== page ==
There are moments in life where sporting events are bigger than what they seem. Jackie Robinson’s first game in a Brooklyn Dodgers uniform was a step towards breaking down the wall of segregation in sports and in the United States. After a tragic campus shooting, the Virginia Tech football team took to the field in the memory of those who were gunned down. Hokie nation proudly wore school colored ribbons on their shirts along with the rest of the fans in the stadium.
For Dave Alden, Washburn’s men’s and women’s tennis coach, the Ironman triathlon was more than just a physical test.
“I decided that I wanted to do this in honor of my wife,” said Alden.
In December of 2011 Alden and his children, Alexa and Nadia, said their final goodbye to Megan Alden who courageously fought cancer. With the memory of his wife as his motivation, Alden decided to participate in the strenuous Ironman triathlon. After failing to sign up in time for an Ironman triathlon in Arizona, Alden had to resort to traveling to Louisville, Kentucky. The three-legged race begins with a 2.4 mile swim, followed by a grueling 112 mile bike ride, and to finish it off a nice little 26.2 mile stroll. To prepare for the physical endeavor, Alden began training back in April.
“I have been swimming since late April and bought my bike in June,” said Alden.
Using his spare time on Washburn’s campus Alden was able to run and maintain his training. With the help of a friend, Dave Provorse, chairman of the WU psychology department, Alden constructed a training schedule.
“I met with Dave and he said, ‘here’s your roadmap and you have about three months’,” said Alden.
Most people train for years to get in the proper shape for a triathlon, but Alden used only a few months before traveling the ten hours to Kentucky.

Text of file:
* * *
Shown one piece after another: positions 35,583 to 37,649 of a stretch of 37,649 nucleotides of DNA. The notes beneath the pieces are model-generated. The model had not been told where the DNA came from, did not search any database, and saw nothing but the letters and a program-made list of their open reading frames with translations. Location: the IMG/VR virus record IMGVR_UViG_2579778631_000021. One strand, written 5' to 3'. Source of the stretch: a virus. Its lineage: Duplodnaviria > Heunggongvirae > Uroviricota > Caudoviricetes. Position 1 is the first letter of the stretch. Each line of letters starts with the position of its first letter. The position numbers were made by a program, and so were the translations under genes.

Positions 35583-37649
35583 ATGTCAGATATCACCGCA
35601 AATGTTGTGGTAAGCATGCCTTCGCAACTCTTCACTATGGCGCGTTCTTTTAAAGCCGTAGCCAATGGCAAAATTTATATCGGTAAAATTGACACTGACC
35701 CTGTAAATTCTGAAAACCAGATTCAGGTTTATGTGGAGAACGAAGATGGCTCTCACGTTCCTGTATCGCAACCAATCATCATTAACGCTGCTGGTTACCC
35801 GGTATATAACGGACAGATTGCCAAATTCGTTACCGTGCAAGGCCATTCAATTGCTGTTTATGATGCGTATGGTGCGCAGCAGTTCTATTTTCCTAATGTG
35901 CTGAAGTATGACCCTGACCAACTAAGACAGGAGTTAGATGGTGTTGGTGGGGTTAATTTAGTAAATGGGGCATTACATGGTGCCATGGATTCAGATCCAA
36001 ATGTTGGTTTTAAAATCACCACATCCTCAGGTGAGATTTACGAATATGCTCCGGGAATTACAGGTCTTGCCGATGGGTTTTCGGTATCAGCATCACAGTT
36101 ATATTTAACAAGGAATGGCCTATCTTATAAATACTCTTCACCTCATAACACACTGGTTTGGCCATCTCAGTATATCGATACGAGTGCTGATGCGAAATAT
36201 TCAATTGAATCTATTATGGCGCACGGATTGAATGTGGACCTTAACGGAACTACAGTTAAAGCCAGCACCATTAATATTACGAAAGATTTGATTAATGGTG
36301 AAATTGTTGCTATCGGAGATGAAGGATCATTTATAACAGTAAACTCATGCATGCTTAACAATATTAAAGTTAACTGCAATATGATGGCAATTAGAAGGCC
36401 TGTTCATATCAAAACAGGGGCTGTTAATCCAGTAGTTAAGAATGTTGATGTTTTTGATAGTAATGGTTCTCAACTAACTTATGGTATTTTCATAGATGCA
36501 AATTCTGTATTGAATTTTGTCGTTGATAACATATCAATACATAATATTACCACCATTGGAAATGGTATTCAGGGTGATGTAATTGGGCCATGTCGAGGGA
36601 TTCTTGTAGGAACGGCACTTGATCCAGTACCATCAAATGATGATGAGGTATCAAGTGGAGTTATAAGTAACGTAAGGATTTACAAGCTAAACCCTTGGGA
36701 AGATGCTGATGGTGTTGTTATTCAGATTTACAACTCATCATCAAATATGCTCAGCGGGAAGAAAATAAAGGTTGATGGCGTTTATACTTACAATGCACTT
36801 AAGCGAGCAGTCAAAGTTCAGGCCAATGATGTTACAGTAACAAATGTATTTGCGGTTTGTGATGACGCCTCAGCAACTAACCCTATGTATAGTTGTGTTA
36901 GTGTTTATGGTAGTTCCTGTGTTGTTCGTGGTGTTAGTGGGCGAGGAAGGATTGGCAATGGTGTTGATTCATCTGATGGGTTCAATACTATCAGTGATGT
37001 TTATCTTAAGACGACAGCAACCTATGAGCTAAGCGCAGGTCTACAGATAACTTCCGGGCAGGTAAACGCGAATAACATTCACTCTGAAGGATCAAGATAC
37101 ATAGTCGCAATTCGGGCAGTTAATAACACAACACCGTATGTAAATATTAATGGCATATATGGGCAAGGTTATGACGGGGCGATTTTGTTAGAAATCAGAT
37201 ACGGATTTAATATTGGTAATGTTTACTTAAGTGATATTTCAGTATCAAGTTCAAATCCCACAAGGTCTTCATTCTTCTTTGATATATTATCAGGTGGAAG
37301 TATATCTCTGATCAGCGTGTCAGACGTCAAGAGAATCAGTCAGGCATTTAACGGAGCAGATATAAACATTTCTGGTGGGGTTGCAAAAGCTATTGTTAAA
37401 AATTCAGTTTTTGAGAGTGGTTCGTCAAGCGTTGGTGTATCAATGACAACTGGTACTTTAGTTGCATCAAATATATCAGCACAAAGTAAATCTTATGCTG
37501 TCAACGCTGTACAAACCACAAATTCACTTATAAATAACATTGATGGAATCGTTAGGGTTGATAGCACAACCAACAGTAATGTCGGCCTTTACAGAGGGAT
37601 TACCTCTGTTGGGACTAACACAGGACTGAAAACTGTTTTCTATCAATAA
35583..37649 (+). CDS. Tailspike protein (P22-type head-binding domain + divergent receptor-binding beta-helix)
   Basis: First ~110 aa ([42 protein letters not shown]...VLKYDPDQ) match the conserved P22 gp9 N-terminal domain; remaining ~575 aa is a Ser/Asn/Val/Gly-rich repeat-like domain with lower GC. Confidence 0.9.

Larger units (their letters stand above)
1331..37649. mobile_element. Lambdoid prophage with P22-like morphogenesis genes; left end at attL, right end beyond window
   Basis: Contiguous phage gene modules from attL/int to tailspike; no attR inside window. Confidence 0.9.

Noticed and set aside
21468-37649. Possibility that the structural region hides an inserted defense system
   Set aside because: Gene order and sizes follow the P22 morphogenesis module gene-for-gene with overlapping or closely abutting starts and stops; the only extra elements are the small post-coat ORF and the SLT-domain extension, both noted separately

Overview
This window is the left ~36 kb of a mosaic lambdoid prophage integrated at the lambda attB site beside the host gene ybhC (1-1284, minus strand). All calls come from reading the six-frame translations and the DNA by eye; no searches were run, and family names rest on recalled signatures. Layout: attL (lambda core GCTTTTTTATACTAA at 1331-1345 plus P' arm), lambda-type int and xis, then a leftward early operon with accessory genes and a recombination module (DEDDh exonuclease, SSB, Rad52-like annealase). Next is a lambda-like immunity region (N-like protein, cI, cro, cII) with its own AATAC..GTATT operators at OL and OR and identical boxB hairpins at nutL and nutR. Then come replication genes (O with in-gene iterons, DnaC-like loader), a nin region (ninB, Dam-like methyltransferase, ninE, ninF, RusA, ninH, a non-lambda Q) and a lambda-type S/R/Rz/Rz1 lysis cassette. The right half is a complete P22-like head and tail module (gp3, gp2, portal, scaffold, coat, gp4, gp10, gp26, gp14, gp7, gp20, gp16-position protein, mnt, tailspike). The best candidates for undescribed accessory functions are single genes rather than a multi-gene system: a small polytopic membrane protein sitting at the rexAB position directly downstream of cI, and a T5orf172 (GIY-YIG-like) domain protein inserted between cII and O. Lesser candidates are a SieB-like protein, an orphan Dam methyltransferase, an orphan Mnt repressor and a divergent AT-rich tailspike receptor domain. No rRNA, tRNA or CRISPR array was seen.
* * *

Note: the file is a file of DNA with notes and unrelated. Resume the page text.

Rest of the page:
“This was my first big triathlon,” said Alden. “ Most people seem like they’ve done a few before this one. After talking to people who have been training for 8, 12, 16 months and here I’ve been training for two months.”
Despite not being in top-notch shape, there was no question he was going to finish the race.
“I finished,” said Alden. “That was my goal.”
Estimating a target time was challenging since it was only his first triathlon, but Alden decided he wanted to finish under 17 hours, a trying task. After shedding 11 pounds of fluid and 140.6 miles later, he crossed the finish line two minutes over 16 hours.
“I finished and got an IV immediately,” said Alden. “I was elated right after and then I was sore for quite a few days.”
Trying to stay motivated for 16 hours of exhausting exercise is not easy by any means, but for Alden the 16 hours was nothing. After watching his wife endure the hardship of cancer, no task seemed tough. With the support of his two children and a promise to himself and his wife, he would finish the triathlon.
“It all depends on your motivation,” said Alden. “For me it was never a question of whether I would finish.”
Nothing proves his love for his family as much as this past week did. A day after finishing the triathlon, Alden hopped in his car and drove ten hours back home to make it in time for his children’s back to school night.